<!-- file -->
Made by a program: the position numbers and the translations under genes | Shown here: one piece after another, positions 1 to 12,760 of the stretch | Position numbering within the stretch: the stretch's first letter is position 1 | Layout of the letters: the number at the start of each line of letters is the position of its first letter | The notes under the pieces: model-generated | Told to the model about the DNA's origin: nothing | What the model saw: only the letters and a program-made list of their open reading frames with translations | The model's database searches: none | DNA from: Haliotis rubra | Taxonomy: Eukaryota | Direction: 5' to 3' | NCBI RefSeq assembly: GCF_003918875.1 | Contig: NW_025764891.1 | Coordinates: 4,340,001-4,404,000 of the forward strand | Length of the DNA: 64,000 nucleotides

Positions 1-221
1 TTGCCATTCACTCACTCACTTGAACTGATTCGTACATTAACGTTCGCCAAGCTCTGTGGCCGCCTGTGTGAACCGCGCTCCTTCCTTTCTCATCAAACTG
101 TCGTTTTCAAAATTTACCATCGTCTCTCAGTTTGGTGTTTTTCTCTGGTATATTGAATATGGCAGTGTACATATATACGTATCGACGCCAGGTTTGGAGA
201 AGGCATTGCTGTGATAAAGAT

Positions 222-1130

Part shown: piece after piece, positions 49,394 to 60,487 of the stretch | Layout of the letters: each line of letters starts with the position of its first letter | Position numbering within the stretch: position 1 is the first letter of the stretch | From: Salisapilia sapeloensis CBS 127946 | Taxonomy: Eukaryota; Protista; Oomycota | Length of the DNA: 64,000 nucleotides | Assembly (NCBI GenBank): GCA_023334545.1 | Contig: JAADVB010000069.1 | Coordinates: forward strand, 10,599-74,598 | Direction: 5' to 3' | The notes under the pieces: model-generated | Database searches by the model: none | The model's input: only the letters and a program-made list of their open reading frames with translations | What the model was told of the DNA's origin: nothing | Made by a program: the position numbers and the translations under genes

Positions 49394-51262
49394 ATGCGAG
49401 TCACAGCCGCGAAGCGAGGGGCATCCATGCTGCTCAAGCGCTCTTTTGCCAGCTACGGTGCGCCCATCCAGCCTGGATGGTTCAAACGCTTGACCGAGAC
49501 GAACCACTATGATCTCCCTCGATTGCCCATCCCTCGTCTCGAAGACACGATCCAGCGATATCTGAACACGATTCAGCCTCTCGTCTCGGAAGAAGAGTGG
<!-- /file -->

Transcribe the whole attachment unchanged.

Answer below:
Made by a program: the position numbers and the translations under genes | Shown here: one piece after another, positions 1 to 12,760 of the stretch | Position numbering within the stretch: the stretch's first letter is position 1 | Layout of the letters: the number at the start of each line of letters is the position of its first letter | The notes under the pieces: model-generated | Told to the model about the DNA's origin: nothing | What the model saw: only the letters and a program-made list of their open reading frames with translations | The model's database searches: none | DNA from: Haliotis rubra | Taxonomy: Eukaryota | Direction: 5' to 3' | NCBI RefSeq assembly: GCF_003918875.1 | Contig: NW_025764891.1 | Coordinates: 4,340,001-4,404,000 of the forward strand | Length of the DNA: 64,000 nucleotides

Positions 1-221
1 TTGCCATTCACTCACTCACTTGAACTGATTCGTACATTAACGTTCGCCAAGCTCTGTGGCCGCCTGTGTGAACCGCGCTCCTTCCTTTCTCATCAAACTG
101 TCGTTTTCAAAATTTACCATCGTCTCTCAGTTTGGTGTTTTTCTCTGGTATATTGAATATGGCAGTGTACATATATACGTATCGACGCCAGGTTTGGAGA
201 AGGCATTGCTGTGATAAAGAT

Positions 222-1130

Part shown: piece after piece, positions 49,394 to 60,487 of the stretch | Layout of the letters: each line of letters starts with the position of its first letter | Position numbering within the stretch: position 1 is the first letter of the stretch | From: Salisapilia sapeloensis CBS 127946 | Taxonomy: Eukaryota; Protista; Oomycota | Length of the DNA: 64,000 nucleotides | Assembly (NCBI GenBank): GCA_023334545.1 | Contig: JAADVB010000069.1 | Coordinates: forward strand, 10,599-74,598 | Direction: 5' to 3' | The notes under the pieces: model-generated | Database searches by the model: none | The model's input: only the letters and a program-made list of their open reading frames with translations | What the model was told of the DNA's origin: nothing | Made by a program: the position numbers and the translations under genes

Positions 49394-51262
49394 ATGCGAG
49401 TCACAGCCGCGAAGCGAGGGGCATCCATGCTGCTCAAGCGCTCTTTTGCCAGCTACGGTGCGCCCATCCAGCCTGGATGGTTCAAACGCTTGACCGAGAC
49501 GAACCACTATGATCTCCCTCGATTGCCCATCCCTCGTCTCGAAGACACGATCCAGCGATATCTGAACACGATTCAGCCTCTCGTCTCGGAAGAAGAGTGG